It was clarified that a political party can always give a reason that a candidate with criminal antecedents is found to be more suitable than a person who does not have criminal antecedents. What was directed is that the reasons should not be with regard to “mere winnability at the polls”. The Court observed:

“The directions in no way impinge upon the right of a political party to choose a candidate of its own choice.”

Court cannot direct ECI to invoke powers under Clause 16-A of Symbols Order

The Amicus Curiae strenuously submitted that Supreme Court should issue a direction to ECI to invoke powers under Clause 16-A of the Election Symbols (Reservation and Allotment) Order, 1968 and take requisite action under the said clause to suspend, subject to terms and conditions, or withdraw recognition of political party that flouts the directions given by the Court in Rambabu Singh Thakur, (2020) 3 SCC 733.

The Court followed the law laid down in Public Interest Foundation, (2019) 3 SCC 224 wherein it was held that the prescription as regards disqualification is complete in view of provisions of the Representation of the People Act, 1951. The Constitution Bench had said that it is clear as noon day and that there is no ambiguity. It had further held that the legislature has very clearly enumerated the grounds for disqualification and the language of the said provision leaves no room for any new ground to be added or introduced.

Opining that the Court could not accede to the submission of the Amicus Curiae, it was reiterated that:

“The court cannot legislate”

Further Directions

Before concluding, the Court said that no one can deny that the menace of criminalisation in the Indian political system is growing day by day. Also, no one can deny that for maintaining purity of political system, persons with criminal antecedents and who are involved in criminalisation of political system should not be permitted to be the law-makers. It was observed:

“This Court, time and again, has appealed to the law-makers of the Country to rise to the occasion and take steps for bringing out necessary amendments so that the involvement of persons with criminal antecedents in polity is prohibited. All these appeals have fallen on the deaf ears. The political parties refuse to wake up from deep slumber.”

It was added that though the Court desired that something urgently requires to be done in the matter, its hands are tied and it cannot transgress into the area reserved for the legislative arm of the State. The Court commented:

“We can only appeal to the conscience of the law-makers and hope that they will wake up soon and carry out a major surgery for weeding out the malignancy of criminalisation in politics.”

In furtherance of the directions issued in Public Interest Foundation, (2019) 3 SCC 224 and Rambabu Singh Thakur, (2020) 3 SCC 733, in order to make the right of information of a voter more effective and meaningful, the Court found it necessary to issue following further directions:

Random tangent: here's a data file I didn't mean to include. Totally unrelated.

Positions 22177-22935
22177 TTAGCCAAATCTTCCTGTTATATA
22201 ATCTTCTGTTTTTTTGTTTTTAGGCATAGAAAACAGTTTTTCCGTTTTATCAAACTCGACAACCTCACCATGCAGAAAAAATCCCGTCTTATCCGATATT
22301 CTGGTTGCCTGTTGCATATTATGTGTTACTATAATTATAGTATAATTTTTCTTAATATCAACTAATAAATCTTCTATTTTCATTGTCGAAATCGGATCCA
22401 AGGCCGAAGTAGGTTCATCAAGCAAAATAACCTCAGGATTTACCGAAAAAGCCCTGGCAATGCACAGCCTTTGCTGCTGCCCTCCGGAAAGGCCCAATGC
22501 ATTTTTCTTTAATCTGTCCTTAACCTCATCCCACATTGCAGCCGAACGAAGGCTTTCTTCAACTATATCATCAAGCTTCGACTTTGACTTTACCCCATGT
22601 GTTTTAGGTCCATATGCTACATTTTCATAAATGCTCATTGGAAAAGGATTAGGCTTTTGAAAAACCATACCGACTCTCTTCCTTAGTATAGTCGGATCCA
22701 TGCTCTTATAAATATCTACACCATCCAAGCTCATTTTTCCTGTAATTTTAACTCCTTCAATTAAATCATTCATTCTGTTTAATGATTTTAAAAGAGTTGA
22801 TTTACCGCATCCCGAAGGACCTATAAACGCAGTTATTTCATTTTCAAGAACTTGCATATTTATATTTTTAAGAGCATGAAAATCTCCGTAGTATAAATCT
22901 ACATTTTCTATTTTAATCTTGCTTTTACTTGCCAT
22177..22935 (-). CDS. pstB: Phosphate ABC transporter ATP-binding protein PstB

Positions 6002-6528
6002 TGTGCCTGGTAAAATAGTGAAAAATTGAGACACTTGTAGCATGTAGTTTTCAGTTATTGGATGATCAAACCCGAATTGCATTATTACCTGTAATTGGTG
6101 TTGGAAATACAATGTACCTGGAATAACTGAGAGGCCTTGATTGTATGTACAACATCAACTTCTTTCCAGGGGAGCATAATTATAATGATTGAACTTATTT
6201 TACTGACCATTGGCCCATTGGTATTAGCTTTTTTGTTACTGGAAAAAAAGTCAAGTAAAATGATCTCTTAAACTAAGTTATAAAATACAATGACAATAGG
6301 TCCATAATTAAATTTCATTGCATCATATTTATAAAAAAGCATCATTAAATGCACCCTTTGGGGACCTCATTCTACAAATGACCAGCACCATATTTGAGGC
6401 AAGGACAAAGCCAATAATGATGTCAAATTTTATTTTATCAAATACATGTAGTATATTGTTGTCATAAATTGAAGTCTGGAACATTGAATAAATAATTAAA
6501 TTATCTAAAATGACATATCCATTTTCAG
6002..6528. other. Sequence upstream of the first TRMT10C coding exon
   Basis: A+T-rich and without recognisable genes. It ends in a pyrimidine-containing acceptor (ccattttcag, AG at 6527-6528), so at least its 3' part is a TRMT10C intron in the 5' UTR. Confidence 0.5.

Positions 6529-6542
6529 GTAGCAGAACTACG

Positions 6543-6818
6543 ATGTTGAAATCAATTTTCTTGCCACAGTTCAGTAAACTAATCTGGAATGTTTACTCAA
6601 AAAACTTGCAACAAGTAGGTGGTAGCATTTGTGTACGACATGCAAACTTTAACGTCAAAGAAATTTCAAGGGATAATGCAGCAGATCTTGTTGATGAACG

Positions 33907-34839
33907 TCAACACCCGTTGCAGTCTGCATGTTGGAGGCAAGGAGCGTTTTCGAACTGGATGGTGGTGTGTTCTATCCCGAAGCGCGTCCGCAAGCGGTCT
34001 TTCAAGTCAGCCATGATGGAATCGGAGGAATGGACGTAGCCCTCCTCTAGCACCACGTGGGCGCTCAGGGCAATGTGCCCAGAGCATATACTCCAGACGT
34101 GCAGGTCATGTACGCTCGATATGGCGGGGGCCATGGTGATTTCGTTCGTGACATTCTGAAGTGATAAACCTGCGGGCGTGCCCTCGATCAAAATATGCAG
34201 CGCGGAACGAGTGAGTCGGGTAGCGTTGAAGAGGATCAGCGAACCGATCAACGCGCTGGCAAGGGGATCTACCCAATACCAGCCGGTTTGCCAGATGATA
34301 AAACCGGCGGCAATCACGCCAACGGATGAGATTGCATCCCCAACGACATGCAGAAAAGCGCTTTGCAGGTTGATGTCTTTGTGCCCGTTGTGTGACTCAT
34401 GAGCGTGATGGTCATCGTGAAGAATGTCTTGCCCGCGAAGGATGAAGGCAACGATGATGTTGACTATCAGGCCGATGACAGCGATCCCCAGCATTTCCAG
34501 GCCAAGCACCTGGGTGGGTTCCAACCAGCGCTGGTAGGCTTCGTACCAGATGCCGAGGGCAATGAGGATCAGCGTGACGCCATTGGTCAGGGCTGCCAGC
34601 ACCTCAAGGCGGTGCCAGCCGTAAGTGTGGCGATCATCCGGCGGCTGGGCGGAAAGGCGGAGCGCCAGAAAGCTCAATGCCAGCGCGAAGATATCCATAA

(i) Political parties are to publish information regarding criminal antecedents of candidates on the homepage of their websites, thus making it easier for the voter to get to the information that has to be supplied. It will also become necessary now to have on the homepage a caption which states “candidates with criminal antecedents”;

(ii) The ECI is directed to create a dedicated mobile application containing information published by candidates regarding their criminal antecedents, so that at one stroke, each voter gets such information on his/her mobile phone;

(iii) The ECI is directed to carry out an extensive awareness campaign to make every voter aware about his right to know and the availability of information regarding criminal antecedents of all contesting candidates. This shall be done across various platforms, including social media, websites, TV ads, prime time debates, pamphlets, etc. A fund must be created for this purpose within a period of 4 weeks into which fines for contempt of Court may be directed to be paid;

(iv) For the aforesaid purposes, ECI is also directed to create a separate cell which will also monitor the required compliances so that the Supreme Court can be apprised promptly of non-compliance by any political party of the directions contained in the Court’s orders, as fleshed out by ECI, in instructions, letters and circulars issued in this behalf;

(v) The direction in paragraph 4.4 of the order in Rambabu Singh Thakur, (2020) 3 SCC 733 be modified and it is clarified that the details which are required to be published, shall be published within 48 hours of the selection of the candidate and not prior to two weeks before the first date of filing of nominations; and

(vi) If such a political party fails to submit such compliance report with ECI, ECI shall bring such non-compliance by the political party to the notice of the Supreme Court as being in contempt of the Court’s orders/directions, which shall in future be viewed very seriously.

The contempt petition was disposed of in above terms. [Brajesh Singh v. Sunil Arora, 2021 SCC OnLine SC 571, decided on 10-8-2020]


Tejaswi Pandit, Senior Editorial Assistant has reported this brief.

Case BriefsHigh Courts